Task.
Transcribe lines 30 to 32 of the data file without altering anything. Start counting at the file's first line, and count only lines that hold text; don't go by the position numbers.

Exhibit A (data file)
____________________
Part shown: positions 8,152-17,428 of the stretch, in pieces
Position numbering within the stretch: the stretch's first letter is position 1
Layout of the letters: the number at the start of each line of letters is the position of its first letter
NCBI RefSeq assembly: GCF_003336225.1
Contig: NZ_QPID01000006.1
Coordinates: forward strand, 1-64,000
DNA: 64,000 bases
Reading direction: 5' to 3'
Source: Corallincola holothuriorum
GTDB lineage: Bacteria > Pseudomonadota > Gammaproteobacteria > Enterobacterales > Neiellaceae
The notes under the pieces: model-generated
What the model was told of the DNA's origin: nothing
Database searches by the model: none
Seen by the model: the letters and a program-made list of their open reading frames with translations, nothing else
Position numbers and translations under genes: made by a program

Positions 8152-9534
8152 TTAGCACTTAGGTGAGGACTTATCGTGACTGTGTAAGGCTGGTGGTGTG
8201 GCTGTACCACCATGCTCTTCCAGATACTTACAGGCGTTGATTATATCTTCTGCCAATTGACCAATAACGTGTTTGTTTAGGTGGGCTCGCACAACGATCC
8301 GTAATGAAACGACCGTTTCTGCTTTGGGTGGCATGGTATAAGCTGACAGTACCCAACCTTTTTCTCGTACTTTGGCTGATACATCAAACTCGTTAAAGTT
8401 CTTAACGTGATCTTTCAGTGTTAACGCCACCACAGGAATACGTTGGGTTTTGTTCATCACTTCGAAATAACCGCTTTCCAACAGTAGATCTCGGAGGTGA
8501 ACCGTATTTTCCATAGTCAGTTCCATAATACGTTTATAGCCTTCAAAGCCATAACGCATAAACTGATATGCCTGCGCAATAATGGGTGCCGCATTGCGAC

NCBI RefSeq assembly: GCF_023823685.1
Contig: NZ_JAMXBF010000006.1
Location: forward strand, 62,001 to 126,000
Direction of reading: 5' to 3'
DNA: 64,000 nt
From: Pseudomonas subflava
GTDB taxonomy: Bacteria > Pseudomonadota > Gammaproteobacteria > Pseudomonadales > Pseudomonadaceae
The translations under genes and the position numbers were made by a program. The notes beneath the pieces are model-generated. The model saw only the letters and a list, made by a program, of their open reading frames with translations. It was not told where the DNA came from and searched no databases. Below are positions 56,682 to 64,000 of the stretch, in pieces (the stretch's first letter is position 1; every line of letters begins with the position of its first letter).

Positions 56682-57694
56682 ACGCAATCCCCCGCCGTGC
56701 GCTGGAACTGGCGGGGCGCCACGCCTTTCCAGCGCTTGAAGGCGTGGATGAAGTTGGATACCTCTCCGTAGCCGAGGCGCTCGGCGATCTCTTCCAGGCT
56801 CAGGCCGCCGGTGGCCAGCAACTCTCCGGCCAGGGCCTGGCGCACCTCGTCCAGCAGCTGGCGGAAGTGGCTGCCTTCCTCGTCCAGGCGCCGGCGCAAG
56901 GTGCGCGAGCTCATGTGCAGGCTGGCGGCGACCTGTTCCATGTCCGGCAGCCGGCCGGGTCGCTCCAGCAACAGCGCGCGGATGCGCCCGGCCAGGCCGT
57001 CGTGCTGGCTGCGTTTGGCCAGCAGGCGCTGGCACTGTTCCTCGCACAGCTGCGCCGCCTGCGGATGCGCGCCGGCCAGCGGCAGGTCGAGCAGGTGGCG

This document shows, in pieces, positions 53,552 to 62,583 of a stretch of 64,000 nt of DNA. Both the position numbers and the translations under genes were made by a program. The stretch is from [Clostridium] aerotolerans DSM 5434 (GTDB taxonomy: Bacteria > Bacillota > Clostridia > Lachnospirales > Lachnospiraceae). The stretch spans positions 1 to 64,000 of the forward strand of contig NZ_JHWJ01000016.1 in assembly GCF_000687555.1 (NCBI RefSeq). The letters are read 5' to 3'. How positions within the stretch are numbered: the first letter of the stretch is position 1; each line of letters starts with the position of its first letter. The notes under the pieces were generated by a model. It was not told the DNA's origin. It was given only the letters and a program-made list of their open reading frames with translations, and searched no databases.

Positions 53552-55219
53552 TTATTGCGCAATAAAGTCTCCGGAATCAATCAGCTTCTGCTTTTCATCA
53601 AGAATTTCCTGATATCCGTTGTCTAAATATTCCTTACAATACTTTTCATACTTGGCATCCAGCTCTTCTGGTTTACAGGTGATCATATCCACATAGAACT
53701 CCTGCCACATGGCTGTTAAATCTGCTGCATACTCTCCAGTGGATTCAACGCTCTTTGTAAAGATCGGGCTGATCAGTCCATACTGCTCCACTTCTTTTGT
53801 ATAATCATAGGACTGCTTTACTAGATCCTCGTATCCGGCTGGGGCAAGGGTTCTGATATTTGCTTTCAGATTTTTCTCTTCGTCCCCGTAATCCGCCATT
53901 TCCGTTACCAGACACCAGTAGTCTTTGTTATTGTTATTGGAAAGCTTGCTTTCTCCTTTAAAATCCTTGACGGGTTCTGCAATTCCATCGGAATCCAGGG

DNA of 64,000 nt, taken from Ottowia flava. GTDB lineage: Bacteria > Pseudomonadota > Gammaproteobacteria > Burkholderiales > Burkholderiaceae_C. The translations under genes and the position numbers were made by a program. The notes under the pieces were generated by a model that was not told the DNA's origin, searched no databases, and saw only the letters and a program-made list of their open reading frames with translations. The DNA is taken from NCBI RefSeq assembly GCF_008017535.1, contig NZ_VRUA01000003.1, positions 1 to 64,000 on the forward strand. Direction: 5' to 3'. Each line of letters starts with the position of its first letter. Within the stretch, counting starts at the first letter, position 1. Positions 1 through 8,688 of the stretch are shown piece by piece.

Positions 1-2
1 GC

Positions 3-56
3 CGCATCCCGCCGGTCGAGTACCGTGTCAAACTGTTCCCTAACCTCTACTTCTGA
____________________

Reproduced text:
Positions 56682-57694
56682 ACGCAATCCCCCGCCGTGC
56701 GCTGGAACTGGCGGGGCGCCACGCCTTTCCAGCGCTTGAAGGCGTGGATGAAGTTGGATACCTCTCCGTAGCCGAGGCGCTCGGCGATCTCTTCCAGGCT